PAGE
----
People smuggler guilty but questions remain

Leanne Edmistone
Brisbane Courier Mail

YESTERDAY'S guilty verdict still left many unanswered questions for the survivors and victims' families of the asylum seeker vessel that capsized between Indonesia and Australia in 2001, killing more than 350 people.

A Brisbane Supreme Court jury deliberated for two days before finding Khaleed Shnayf Daoed, 38, a former Iraqi goldsmith and father of four, guilty of assisting in the proposed illegal entry of people into Australia. He was not charged over the deaths of the refugees.

Daoed helped principal smuggler Abu Quassey recruit passengers for the unnamed 19.5m x 4m wooden fishing boat that would later be codenamed SIEV-X (suspected illegal entry vessel X). Daoed also took payments, gave instructions, and provided food and equipment for the journey which left Indonesia on October 19, 2001, carrying more than 400 mostly Iraqi refugees.

He also farewelled the passengers on the SIEV-X, praying for them and wishing them a safe journey.

About 20 people left the overcrowded boat and took refuge on an island, but 353 people drowned hours later when the engines and water pumps failed, and the boat capsized. Only 45 people were rescued by Indonesian fishing boats, after more than 20 hours in the water.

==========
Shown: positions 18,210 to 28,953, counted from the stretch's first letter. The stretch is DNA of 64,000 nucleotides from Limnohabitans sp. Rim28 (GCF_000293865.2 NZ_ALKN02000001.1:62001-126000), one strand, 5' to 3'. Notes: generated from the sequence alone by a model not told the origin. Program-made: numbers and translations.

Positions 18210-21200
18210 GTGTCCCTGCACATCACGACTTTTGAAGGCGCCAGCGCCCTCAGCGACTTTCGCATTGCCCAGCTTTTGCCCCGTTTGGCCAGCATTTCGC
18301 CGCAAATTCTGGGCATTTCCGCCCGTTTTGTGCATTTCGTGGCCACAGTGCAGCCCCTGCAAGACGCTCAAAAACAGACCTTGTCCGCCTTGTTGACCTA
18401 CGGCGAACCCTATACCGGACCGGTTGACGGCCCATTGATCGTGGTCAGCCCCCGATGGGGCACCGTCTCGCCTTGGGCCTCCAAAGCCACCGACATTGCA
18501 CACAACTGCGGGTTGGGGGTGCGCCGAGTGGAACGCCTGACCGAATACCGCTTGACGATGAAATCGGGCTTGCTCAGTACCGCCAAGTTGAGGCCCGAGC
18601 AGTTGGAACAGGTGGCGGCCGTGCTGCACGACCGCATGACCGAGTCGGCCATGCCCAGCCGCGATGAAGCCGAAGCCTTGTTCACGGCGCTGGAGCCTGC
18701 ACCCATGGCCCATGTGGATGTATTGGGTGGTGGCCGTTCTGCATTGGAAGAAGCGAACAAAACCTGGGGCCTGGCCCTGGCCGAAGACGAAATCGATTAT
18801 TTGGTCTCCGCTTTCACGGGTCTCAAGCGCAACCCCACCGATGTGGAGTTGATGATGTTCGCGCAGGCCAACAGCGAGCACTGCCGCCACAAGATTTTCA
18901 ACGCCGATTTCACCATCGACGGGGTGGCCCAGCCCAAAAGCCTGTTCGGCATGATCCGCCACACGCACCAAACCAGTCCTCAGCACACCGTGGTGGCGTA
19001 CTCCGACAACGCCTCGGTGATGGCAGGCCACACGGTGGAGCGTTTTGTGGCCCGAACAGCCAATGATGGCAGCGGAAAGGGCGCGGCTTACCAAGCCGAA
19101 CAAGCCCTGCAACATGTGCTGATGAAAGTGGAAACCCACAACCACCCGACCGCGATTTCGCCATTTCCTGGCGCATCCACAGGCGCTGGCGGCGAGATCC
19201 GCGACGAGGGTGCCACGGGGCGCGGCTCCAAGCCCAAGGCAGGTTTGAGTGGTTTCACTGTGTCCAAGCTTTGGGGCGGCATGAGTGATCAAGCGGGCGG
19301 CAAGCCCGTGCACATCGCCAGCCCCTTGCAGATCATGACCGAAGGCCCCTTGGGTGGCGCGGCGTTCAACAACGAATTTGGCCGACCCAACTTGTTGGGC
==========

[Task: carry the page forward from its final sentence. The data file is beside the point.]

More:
Daoed was acquitted of a second charge of assisting to bring people to Australia illegally, relating to the successful landing of 147 people on Christmas Island in August 2004 after sailing in the Yambuck from Indonesia.

He stood expressionless in the dock as first the not guilty, then guilty verdicts were read out by the five-man, seven-woman jury yesterday morning.

Sentencing proceedings were adjourned at defence barrister Gary Long's request, to allow a psychologist's report to be compiled on Daoed's circumstances. He faces a maximum of 20 years' imprisonment.

Abu Quassey was sentenced to seven years' jail by an Egyptian court in 2003, after being found guilty of manslaughter for organising the journey of the SIEV-X.

Outside court yesterday, WA Refugee Alliance co-ordinator Sue Hoffman said refugees who had lost their families had been "happy but not ecstatic" about the result.

"It doesn't bring their families back and their futures are still uncertain," Ms Hoffman said.

She had accompanied three Perth-based Iraqi men, who have been living in Australia on temporary protection visas for about five years, to Brisbane for the first week or so of the trial but the men had since returned home because they found it too painful.

In a statement read by Ms Hoffman yesterday, Mohammad Hashim Al-Ghazzi, who lost his wife and three children and another 10 members of their extended family, said: "The trial was very sad and hurt us deeply. We lost life, future, truth, dignity - everything gone. Nothing will bring back our family."

Ms Hoffman said a full inquiry into the SIEV-X disaster, the people smuggling trade and the plight facing refugees in Australia was needed but repeated requests had been ignored by the Federal Government.

She said alleged involvement by Indonesian authorities, and of two ships shining searchlights on survivors after the capsize, but then leaving the scene, also had to be investigated.


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